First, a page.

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Freedom Run Honors Soldiers of Mid-East Conflicts

MARSEILLES, Ill. (CBS) ― Hundreds of motorcyclists hit the highway for the annual "Illinois Freedom Run." The 65-mile trek is a small way for the cyclists to honor U.S. soldiers who have died in the Mid-East conflicts. CBS 2's Mike Puccinelli reports.

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Jun 21, 2008
Mike Puccinelli

Marseilles, Ill. looked more like Sturgis, S.D. Saturday as the tiny town was overrun by motorcycles.

They came from Virginia, Iowa, and seemingly everywhere in between. Army Maj. General William Kirkland leaves for Afghanistan Sunday, but says the memory of all the rumbling motors will still be ringing in his ears.

"To hear 40,000 or 30,000 bikes in favor of the soldiers, sailors, airmen and the Marines, and Coast Guard, it's just an awesome feeling," Kirkland said.

And the tens of thousands in Marseilles Saturday were there to pay tribute to those who paid the ultimate price -- the thousands of men and women whose names are etched on the Middle East Conflicts Wall Memorial. The wall was erected four years ago by Illinois motorcyclists who wanted to honor all of those killed in Middle East conflicts since 1980.

"This is the first time in the history of the United States that a memorial has been erected and unveiled while names are still being added while the war was ongoing – it never happened in this country before," said Tom Yarber of the "Illinois Freedom Run."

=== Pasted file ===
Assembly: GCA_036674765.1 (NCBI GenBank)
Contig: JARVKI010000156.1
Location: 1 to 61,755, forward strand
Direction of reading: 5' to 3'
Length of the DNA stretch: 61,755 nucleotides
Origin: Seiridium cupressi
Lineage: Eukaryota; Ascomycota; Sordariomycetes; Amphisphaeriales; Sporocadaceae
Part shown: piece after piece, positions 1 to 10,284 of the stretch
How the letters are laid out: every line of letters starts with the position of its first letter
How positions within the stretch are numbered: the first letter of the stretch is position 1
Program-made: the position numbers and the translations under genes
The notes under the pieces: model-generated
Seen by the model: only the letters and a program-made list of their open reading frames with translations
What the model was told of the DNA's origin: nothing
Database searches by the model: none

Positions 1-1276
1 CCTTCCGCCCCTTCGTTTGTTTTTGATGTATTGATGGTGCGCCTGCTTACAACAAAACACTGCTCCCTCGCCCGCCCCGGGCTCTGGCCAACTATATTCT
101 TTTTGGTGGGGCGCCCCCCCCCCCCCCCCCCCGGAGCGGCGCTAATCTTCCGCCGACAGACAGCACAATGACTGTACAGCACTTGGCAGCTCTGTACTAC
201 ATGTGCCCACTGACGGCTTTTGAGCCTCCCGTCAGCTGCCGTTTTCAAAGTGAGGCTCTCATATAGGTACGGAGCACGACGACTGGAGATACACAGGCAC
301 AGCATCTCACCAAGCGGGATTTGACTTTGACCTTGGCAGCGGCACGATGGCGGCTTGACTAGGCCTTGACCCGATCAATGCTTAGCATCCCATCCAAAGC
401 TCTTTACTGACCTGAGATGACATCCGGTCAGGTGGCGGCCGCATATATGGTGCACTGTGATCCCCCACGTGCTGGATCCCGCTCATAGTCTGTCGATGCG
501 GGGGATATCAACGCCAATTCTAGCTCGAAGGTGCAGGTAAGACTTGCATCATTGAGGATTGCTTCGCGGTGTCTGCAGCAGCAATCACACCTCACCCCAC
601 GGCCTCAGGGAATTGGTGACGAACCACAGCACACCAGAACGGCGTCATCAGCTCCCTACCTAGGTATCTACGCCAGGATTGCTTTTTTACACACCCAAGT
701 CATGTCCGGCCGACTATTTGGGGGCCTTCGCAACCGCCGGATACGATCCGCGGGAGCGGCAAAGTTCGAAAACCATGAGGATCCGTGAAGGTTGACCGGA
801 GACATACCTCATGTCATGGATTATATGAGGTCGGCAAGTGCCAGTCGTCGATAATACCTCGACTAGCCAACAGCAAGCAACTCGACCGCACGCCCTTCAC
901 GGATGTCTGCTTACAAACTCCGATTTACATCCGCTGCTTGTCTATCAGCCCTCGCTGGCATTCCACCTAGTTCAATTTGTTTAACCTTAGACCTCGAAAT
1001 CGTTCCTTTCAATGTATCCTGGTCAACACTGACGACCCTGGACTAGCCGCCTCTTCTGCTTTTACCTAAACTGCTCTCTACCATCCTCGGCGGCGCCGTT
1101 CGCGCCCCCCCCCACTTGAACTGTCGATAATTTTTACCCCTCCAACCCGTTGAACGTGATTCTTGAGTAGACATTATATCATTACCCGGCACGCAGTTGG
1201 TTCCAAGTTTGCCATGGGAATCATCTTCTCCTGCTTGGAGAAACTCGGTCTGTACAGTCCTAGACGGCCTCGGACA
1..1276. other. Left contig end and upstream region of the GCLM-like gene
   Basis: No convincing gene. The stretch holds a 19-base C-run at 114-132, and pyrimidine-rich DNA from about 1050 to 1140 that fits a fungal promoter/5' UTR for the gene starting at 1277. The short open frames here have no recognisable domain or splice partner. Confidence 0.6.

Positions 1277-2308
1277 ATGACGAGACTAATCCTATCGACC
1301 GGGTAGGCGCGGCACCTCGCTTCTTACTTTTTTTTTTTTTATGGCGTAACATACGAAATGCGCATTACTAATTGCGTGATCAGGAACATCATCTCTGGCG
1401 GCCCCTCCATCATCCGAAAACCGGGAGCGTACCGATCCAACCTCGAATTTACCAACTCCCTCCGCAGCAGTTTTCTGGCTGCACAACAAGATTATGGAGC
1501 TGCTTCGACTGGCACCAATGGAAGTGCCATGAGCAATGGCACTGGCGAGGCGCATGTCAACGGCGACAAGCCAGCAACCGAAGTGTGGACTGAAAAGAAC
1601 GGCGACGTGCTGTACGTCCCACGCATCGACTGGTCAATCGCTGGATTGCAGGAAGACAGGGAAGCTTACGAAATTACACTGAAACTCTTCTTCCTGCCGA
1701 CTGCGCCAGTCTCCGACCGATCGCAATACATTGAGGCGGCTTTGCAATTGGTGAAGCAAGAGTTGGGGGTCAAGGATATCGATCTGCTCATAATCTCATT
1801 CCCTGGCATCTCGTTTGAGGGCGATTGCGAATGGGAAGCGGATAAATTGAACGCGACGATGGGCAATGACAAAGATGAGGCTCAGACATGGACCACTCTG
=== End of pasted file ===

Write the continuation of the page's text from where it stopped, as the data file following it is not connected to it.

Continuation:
One of those in attendance today was Staff Sgt. Kevin Baker of the U.S. Marine Corp. He lost use of his legs to a roadside bomb in Fallujah.

"It's nice to see his name on the wall and not have to wait 20 or 30 years," Baker said.

Baker is talking about Neil C. Roberts -- the medic who came to his aid on that fateful day in 2006.

"He was patching up the wounds that I had and protecting me at the same time and he got shot. The last thing he said to me was 'don't move, I'm going to lay on top of you,' and to come out here and see his name on the wall..." Baker said.

It's stories of sacrifice like that that Illinois Freedom Run organizers say will keep bringing them to the Marseilles riverfront where the wall stands as a silent reminder that freedom isn't free.